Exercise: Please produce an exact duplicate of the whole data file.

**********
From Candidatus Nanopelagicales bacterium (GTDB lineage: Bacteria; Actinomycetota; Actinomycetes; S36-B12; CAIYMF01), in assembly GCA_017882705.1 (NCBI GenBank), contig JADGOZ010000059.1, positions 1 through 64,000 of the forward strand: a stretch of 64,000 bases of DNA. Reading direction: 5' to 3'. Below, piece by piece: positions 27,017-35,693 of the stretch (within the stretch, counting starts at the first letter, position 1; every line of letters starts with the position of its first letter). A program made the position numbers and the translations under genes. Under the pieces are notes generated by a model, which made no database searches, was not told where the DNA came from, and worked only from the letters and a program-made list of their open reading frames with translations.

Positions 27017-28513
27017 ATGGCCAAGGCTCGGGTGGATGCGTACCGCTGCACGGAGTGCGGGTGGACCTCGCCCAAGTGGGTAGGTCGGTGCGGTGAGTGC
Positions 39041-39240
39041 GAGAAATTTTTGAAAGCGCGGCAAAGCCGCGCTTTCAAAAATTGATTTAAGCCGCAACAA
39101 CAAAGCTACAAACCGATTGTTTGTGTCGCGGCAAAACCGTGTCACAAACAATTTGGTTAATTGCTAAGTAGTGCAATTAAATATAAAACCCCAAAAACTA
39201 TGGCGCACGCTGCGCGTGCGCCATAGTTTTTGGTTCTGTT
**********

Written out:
From Candidatus Nanopelagicales bacterium (GTDB lineage: Bacteria; Actinomycetota; Actinomycetes; S36-B12; CAIYMF01), in assembly GCA_017882705.1 (NCBI GenBank), contig JADGOZ010000059.1, positions 1 through 64,000 of the forward strand: a stretch of 64,000 bases of DNA. Reading direction: 5' to 3'. Below, piece by piece: positions 27,017-35,693 of the stretch (within the stretch, counting starts at the first letter, position 1; every line of letters starts with the position of its first letter). A program made the position numbers and the translations under genes. Under the pieces are notes generated by a model, which made no database searches, was not told where the DNA came from, and worked only from the letters and a program-made list of their open reading frames with translations.

Positions 27017-28513
27017 ATGGCCAAGGCTCGGGTGGATGCGTACCGCTGCACGGAGTGCGGGTGGACCTCGCCCAAGTGGGTAGGTCGGTGCGGTGAGTGC
Positions 39041-39240
39041 GAGAAATTTTTGAAAGCGCGGCAAAGCCGCGCTTTCAAAAATTGATTTAAGCCGCAACAA
39101 CAAAGCTACAAACCGATTGTTTGTGTCGCGGCAAAACCGTGTCACAAACAATTTGGTTAATTGCTAAGTAGTGCAATTAAATATAAAACCCCAAAAACTA
39201 TGGCGCACGCTGCGCGTGCGCCATAGTTTTTGGTTCTGTT